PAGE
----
photo tip: framing images

There is one pinnacle rule when it comes to framing and cropping an image. If you have ever taken an art class then you have probably heard of the rule of thirds. This is a method used for centuries to draw your eye to the subject of your image (or painting). My favorite thing to do with the rule of thirds is to break it. However, I do more often then not, apply the rule of thirds to the pictures I take. And I urge you to use and practice this rule before ever attempting to break it. I shot everything on the thirds for years to make sure I had the basics down. You have to know the rules before you can break them

madeyedlinblog.com                           20130721-IMG_492720130524-IMG_4075madeyedlinblog.com

 

In the first image I followed the rule of thirds, the whipped cream falls just on that sweet spot. The second, I broke it, centered the subject. With the last I played with edge tension, cropping in a unexpected way. 

 Here is the main idea between the rule of thirds. For some reason our eyes are drawn to things that are resting on the thirds on the picture. If you drew a tic-tac-toe board where the lines would intersect is the “sweet spot”. That’s where your eye wants to see things. It can be subtle, maybe that’s just where you focused, or it could be obvious, the whole frame is empty except for the dish that is smack on that intersection of thirds.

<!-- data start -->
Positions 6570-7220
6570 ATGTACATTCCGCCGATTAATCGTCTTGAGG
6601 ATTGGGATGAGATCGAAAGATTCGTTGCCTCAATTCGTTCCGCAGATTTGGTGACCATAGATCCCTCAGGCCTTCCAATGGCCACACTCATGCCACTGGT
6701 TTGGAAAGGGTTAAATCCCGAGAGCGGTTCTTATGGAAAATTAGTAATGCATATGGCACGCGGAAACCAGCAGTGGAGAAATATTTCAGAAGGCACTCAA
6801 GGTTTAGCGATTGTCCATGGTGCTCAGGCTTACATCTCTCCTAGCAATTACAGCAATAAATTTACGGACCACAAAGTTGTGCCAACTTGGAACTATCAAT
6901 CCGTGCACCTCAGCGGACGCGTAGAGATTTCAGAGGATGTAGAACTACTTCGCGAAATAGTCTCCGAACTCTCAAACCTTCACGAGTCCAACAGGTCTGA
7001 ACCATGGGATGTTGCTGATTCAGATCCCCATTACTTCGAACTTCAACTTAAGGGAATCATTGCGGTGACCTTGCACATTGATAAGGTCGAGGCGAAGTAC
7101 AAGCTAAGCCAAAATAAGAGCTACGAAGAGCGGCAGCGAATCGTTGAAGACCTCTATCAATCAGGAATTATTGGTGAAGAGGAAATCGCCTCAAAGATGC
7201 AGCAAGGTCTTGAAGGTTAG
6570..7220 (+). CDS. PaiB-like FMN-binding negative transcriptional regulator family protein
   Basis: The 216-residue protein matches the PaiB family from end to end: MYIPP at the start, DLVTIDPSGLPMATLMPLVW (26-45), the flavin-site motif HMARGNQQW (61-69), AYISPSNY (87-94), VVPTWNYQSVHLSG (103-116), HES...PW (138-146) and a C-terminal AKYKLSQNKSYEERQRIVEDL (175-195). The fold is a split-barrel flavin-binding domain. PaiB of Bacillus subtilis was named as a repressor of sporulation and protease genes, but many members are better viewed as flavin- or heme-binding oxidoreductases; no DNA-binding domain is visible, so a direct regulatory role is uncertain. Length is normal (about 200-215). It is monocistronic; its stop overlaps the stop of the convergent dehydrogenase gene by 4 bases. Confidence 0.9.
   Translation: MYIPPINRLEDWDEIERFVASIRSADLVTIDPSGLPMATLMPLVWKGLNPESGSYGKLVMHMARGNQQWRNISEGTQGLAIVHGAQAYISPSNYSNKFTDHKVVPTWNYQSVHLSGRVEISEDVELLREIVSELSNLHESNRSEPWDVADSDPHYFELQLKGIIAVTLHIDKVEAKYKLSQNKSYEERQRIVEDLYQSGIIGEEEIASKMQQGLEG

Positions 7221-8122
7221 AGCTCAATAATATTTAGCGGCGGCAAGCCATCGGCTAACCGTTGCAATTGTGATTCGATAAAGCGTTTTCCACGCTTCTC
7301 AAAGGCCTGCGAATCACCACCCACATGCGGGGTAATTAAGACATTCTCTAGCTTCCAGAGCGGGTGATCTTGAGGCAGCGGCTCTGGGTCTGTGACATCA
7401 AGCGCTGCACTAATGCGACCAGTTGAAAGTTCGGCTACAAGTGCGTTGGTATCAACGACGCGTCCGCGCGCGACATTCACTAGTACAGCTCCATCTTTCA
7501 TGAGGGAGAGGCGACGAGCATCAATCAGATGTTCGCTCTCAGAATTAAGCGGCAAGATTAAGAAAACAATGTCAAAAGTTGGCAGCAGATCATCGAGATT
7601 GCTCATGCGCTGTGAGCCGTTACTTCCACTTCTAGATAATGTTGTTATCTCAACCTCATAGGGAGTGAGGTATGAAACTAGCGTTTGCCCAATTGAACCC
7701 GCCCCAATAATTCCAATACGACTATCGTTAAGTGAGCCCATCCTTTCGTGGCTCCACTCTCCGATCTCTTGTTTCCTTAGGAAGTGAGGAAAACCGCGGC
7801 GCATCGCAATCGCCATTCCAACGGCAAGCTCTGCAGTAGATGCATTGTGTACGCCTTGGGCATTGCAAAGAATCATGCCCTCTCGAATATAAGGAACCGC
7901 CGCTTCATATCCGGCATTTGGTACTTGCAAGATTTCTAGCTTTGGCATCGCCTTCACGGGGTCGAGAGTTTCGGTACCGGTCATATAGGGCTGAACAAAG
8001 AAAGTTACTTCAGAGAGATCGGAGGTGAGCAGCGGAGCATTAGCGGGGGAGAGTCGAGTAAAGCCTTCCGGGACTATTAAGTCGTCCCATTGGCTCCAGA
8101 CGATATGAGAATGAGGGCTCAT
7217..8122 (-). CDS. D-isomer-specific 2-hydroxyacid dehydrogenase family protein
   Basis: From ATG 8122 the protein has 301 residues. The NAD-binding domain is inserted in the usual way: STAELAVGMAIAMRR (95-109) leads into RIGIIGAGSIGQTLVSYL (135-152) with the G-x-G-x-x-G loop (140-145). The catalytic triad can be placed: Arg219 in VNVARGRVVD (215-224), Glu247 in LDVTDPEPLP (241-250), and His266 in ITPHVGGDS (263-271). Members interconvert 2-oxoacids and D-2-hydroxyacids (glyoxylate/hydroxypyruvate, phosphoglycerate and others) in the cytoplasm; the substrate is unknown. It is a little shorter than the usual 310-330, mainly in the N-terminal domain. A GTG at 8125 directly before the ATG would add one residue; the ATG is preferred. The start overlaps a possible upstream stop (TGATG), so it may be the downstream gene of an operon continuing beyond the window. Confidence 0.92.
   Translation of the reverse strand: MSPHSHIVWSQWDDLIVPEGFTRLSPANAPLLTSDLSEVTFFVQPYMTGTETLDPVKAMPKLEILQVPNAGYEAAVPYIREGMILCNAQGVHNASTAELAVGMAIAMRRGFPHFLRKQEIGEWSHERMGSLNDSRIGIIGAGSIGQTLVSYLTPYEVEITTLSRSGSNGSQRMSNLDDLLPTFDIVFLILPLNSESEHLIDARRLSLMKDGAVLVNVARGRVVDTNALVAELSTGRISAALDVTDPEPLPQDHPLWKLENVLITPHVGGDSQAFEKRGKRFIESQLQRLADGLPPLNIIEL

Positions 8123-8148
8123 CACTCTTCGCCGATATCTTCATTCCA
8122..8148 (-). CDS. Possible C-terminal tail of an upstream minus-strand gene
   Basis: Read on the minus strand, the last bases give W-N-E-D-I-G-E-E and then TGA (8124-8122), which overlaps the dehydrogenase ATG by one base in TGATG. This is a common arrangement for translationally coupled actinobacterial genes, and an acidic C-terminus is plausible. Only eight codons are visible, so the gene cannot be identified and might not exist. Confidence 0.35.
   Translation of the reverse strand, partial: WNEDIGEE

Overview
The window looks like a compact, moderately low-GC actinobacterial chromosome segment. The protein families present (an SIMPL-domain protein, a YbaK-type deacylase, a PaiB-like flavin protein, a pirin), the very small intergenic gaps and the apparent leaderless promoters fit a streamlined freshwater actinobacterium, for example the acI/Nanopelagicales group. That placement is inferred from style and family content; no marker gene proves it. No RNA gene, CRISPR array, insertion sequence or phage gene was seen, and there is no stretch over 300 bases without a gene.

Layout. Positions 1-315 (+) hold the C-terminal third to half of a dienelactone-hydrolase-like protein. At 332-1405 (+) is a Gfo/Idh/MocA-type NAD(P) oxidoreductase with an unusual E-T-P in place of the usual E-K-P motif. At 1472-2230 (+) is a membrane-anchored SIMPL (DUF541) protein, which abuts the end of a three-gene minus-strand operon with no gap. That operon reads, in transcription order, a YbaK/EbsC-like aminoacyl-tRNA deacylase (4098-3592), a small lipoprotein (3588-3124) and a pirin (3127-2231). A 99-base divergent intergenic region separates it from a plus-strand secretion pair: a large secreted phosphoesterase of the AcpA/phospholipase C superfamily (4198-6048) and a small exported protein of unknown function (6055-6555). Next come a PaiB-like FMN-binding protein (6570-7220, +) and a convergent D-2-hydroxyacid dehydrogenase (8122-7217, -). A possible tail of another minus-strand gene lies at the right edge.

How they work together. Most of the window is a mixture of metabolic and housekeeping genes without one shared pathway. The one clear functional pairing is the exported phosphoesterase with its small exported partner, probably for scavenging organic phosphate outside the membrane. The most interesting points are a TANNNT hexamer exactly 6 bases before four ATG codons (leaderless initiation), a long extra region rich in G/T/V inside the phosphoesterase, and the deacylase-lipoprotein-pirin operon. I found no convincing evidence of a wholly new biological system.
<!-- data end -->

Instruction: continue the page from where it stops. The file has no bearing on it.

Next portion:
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Here is what thirds looks like, see where the lines intersect? That’s the “sweet spot”.

 

Once you have mastered the basics of using the rule of thirds it’s so fun to break that mold and start messing around with different framing. Centering your subject is modern and unexpected.

Another fun way to break out of the box is to use edge tension. I tend to use this more in other fields of photography, less so in food photography. But, it can be effective when shooting food. Recently this has become a huge trend in photographs, leaving “negative space” around your subject, and using funky cropping. Mess around with different framing, sometimes edge tension and negative space totally works, other times it looks totally cheesy. Negative space is great when you need to add text to your images too. If you’re planning on adding text to your image, you need to use negative space to avoid crowding the image.

When you’re first starting out, I would recommend that you stick to the traditional rules, such as the the rule of thirds. Once you master those try edge tension, and use negative space! Don’t break the rules until you have earned the right to do so by mastering the rules.

 

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